Thanks to some skilled grant writing, three attorneys are now on staff at SafeHouse of Seminole to help survivors of domestic abuse.
The Seminole County Victims’ Rights Coalition – the organization that operates SafeHouse of Seminole, the county’s emergency shelter for survivors of domestic violence – has welcomed three attorneys into its fold to help survivors navigate the legal side of domestic abuse.
That means those seeking shelter at SafeHouse now have access to on-site legal experts who can help file restraining orders, pursue criminal charges, and prepare survivors for court proceedings. The legal advice is convenient, confidential, and completely complimentary for survivors who are actively under SafeHouse’s care.
Attorneys Matthew J. Colgrove, Annie Beljour, and Steven Sepulveres are all eager to help women, men, and children separate themselves from abusive situations and create a new, safe life.
“These attorneys are like the M.A.S.H. unit in court,” says Jeanne Gold, CEO of SafeHouse of Seminole, herself a former assistant state attorney who was division chief of the domestic violence division in Seminole and Brevard counties. “They file what they need to file and are very time-efficient.”
Jeanne is responsible for applying for the grant that brought this legal power to SafeHouse, which serves surviviors of physical harm, financial control, threats, or stalking. The new SafeHouse attorneys often work closely alongside other area legal-aid organizations to ensure all cases are prioritized and handled efficiently.
Annie Beljour thought she wanted to be a criminal defense attorney. She earned a bachelor’s degree from the University of Florida in criminology, a law degree at North Carolina State University, and has worked as a public defender, in family law, and in private practice.
At SafeHouse, Annie helps survivors understand the often-complicated legal system. It’s her job to help guide survivors through what can be a confusing, frustrating, and scary process.
“Survivors can contact me for advice via text message or meet with me at SafeHouse or the courthouse,” says Annie. “We’ve had meetings at hospitals. Whatever we need to do to keep them safe.”
The SafeHouse attorneys agree their ultimate goal is to ensure survivors have a voice and proper representation in court. And if there is one sure sign they are having an effect, says Annie, it’s that fewer alleged abusers are coming to court on their own anymore — because they know their survivors are more likely to have quality legal representation.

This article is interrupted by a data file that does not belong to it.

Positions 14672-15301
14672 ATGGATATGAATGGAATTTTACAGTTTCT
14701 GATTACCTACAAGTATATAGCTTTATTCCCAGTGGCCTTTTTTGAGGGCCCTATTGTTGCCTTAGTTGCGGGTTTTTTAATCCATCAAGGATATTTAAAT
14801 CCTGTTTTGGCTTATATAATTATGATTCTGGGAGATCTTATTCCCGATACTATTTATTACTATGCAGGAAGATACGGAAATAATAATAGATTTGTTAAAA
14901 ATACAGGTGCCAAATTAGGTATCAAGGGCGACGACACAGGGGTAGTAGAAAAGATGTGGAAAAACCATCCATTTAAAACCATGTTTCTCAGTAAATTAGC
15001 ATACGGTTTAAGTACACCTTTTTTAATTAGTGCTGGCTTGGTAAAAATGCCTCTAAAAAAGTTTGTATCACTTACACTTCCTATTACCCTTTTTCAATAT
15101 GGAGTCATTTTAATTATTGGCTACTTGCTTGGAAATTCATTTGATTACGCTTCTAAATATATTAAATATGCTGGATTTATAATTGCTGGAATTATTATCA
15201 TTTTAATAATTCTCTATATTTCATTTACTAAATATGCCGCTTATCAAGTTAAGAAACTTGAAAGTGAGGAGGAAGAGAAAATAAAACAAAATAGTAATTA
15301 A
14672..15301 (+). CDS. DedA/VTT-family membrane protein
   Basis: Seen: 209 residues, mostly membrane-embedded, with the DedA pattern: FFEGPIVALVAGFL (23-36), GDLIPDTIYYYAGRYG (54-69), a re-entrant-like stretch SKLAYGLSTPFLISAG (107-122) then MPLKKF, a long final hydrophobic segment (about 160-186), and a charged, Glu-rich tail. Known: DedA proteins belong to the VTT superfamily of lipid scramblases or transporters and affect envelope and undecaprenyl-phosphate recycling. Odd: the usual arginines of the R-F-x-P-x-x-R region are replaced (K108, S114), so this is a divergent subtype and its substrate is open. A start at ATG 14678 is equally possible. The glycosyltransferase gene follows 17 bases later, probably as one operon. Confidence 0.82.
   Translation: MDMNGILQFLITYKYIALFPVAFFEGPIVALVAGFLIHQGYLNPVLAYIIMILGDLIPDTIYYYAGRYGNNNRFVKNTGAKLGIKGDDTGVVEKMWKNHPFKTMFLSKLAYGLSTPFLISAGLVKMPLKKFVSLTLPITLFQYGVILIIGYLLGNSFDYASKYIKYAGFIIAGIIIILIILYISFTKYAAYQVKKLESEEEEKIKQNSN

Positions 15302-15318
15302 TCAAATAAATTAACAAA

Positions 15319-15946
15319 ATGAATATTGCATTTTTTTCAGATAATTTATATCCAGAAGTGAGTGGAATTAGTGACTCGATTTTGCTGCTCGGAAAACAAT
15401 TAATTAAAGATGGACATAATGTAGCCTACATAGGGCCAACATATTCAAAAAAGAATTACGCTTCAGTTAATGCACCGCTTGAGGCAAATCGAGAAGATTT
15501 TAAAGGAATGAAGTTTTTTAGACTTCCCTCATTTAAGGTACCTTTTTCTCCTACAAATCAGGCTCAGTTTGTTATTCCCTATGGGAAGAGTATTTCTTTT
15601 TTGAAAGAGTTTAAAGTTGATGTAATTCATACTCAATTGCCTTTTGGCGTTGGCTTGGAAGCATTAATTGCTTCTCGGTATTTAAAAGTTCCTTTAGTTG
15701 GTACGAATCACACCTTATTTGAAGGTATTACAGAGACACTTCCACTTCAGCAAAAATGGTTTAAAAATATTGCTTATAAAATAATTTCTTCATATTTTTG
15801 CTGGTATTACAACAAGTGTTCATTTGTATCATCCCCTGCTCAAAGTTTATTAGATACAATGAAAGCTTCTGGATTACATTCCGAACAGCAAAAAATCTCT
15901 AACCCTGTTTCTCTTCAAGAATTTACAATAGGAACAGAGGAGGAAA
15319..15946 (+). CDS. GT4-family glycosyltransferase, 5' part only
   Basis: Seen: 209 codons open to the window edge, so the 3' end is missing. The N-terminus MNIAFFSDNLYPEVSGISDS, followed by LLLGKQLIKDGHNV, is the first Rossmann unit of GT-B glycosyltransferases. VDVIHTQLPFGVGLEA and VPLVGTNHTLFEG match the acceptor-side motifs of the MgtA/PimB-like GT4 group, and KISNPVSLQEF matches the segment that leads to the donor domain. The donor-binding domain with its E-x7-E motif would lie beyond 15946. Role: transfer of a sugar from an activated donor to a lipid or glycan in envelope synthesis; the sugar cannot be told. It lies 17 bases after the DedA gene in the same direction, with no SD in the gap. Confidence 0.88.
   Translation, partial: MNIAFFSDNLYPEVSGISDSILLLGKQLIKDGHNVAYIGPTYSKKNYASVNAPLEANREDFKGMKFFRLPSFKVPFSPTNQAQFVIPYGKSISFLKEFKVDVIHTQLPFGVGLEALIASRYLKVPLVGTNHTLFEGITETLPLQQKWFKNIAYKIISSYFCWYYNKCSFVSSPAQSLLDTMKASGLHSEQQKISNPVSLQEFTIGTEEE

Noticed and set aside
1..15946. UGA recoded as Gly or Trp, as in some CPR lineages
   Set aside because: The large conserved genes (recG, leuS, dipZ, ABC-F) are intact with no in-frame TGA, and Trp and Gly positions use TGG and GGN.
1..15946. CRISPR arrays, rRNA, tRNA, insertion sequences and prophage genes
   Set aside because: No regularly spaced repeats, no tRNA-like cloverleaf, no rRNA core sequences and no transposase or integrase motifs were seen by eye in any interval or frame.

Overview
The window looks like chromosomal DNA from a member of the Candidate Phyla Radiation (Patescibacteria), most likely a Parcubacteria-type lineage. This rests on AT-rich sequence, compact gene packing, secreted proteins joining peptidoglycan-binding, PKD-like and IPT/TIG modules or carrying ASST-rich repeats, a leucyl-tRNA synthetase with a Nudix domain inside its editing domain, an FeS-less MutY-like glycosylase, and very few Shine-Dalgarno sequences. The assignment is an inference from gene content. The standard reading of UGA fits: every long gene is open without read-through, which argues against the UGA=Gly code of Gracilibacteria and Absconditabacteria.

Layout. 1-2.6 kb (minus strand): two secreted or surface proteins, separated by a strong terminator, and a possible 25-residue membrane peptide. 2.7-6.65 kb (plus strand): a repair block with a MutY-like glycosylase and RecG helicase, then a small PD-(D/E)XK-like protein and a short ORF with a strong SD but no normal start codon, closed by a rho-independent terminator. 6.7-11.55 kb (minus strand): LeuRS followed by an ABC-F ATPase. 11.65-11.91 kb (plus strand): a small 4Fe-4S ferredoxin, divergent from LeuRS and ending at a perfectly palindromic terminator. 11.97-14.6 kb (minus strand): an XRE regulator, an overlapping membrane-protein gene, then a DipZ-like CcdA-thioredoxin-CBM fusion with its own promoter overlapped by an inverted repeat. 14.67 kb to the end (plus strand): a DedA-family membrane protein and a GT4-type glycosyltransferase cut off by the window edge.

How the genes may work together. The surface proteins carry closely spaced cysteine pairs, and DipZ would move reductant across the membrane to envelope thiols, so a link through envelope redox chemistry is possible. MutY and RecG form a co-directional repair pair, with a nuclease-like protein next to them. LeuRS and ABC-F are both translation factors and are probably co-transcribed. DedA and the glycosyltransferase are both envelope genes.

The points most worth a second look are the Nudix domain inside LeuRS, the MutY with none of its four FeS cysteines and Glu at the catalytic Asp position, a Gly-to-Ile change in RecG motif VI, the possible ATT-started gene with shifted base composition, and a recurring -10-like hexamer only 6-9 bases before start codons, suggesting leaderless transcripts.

“Before, it was all parties representing themselves,” Annie says. “Now, we see a lot more alleged abusers with attorneys.”
Matthew Colgrove was a teacher for a decade before he decided to go to law school. For four years, he worked as a full-time teacher in Seminole County while attending Florida A&M University College of Law at night, also full time. He graduated with honors.
Matthew worked in estate planning and probate for a time, then worked as a SafeHouse of Seminole court advocate beginning in January 2017.
“I discovered I really liked the work I was doing,” Matthew says. “It was a great place to learn family law.”
Matthew finds fulfillment in helping people rise from one of their lowest points and, step-by-step, achieve a certain peace. He has three daughters and, at press time, a fourth daughter on the way.
Steven Sepulveres left a stressful position on the floor of the New York Stock Exchange, where he worked for 17 years. He graduated from the Touro College Jacob D. Fuchsberg Law Center on Long Island, New York, and was admitted to the bar in 2011.
Steven worked in the area of foreclosures and real estate for a time before family law sparked his interest.
Steven and his fellow attorneys help an average of 50 new clients a month through SafeHouse, plus about 15 survivors who return each month.
“At certain periods of the month, we are representing scores of clients at once, and by month’s end, upwards of 65 clients will have received some form of legal advice and/or representation,” Steven says.
What he realized is that many domestic-abuse survivors need services beyond just the injunctions to keep their abusers away. Issues of divorce, bankruptcy, and slander often go along with domestic abuse, for example.
“We are like quarterbacks,” Steven says, describing the process of coordinating with other attorneys or advocacy groups to provide the best-possible service.
Strength in Numbers
Economic empowerment is another way in which SafeHouse of Seminole is seeking to help survivors, says Jeanne. She explains that some survivors have never had their own checking account, or received job training, or filled out a rental application by themselves. In addition, SafeHouse has also applied for a grant to establish a small home on its property for male domestic abuse survivors.
Whether survivors are male or female, Matthew says legal help is waiting for everyone.
“It’s all about leaving dangerous situations,” says Matthew. “Some are afraid to seek help as there are issues with immigration, for example. They can come here.”
Want More Information?